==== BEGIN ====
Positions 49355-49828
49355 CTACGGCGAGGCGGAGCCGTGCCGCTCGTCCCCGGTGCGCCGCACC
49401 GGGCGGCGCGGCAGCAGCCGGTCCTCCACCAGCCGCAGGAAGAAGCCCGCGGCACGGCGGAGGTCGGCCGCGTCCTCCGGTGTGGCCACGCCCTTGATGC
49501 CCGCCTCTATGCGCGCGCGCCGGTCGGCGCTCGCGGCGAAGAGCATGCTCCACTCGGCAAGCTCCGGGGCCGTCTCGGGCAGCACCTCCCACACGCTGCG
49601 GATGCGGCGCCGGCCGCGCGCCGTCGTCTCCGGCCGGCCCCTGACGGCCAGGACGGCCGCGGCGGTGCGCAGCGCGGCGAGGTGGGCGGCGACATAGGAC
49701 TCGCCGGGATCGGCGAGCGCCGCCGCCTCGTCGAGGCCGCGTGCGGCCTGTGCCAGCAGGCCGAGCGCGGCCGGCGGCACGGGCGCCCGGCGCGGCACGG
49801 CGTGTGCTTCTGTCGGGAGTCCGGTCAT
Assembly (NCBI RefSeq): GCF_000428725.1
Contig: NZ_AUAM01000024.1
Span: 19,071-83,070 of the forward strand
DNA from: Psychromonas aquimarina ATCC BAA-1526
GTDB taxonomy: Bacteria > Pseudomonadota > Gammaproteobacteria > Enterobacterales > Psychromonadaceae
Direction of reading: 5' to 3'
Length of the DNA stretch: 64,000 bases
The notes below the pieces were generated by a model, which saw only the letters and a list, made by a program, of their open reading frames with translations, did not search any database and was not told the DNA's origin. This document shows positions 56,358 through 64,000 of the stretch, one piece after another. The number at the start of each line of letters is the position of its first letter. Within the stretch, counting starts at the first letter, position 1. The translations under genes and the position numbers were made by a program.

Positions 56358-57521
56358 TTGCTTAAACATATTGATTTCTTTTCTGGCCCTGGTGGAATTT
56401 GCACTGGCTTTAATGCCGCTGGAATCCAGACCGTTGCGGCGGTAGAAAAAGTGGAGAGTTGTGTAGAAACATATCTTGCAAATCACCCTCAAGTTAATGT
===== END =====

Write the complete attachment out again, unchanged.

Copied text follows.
Positions 49355-49828
49355 CTACGGCGAGGCGGAGCCGTGCCGCTCGTCCCCGGTGCGCCGCACC
49401 GGGCGGCGCGGCAGCAGCCGGTCCTCCACCAGCCGCAGGAAGAAGCCCGCGGCACGGCGGAGGTCGGCCGCGTCCTCCGGTGTGGCCACGCCCTTGATGC
49501 CCGCCTCTATGCGCGCGCGCCGGTCGGCGCTCGCGGCGAAGAGCATGCTCCACTCGGCAAGCTCCGGGGCCGTCTCGGGCAGCACCTCCCACACGCTGCG
49601 GATGCGGCGCCGGCCGCGCGCCGTCGTCTCCGGCCGGCCCCTGACGGCCAGGACGGCCGCGGCGGTGCGCAGCGCGGCGAGGTGGGCGGCGACATAGGAC
49701 TCGCCGGGATCGGCGAGCGCCGCCGCCTCGTCGAGGCCGCGTGCGGCCTGTGCCAGCAGGCCGAGCGCGGCCGGCGGCACGGGCGCCCGGCGCGGCACGG
49801 CGTGTGCTTCTGTCGGGAGTCCGGTCAT
Assembly (NCBI RefSeq): GCF_000428725.1
Contig: NZ_AUAM01000024.1
Span: 19,071-83,070 of the forward strand
DNA from: Psychromonas aquimarina ATCC BAA-1526
GTDB taxonomy: Bacteria > Pseudomonadota > Gammaproteobacteria > Enterobacterales > Psychromonadaceae
Direction of reading: 5' to 3'
Length of the DNA stretch: 64,000 bases
The notes below the pieces were generated by a model, which saw only the letters and a list, made by a program, of their open reading frames with translations, did not search any database and was not told the DNA's origin. This document shows positions 56,358 through 64,000 of the stretch, one piece after another. The number at the start of each line of letters is the position of its first letter. Within the stretch, counting starts at the first letter, position 1. The translations under genes and the position numbers were made by a program.

Positions 56358-57521
56358 TTGCTTAAACATATTGATTTCTTTTCTGGCCCTGGTGGAATTT
56401 GCACTGGCTTTAATGCCGCTGGAATCCAGACCGTTGCGGCGGTAGAAAAAGTGGAGAGTTGTGTAGAAACATATCTTGCAAATCACCCTCAAGTTAATGT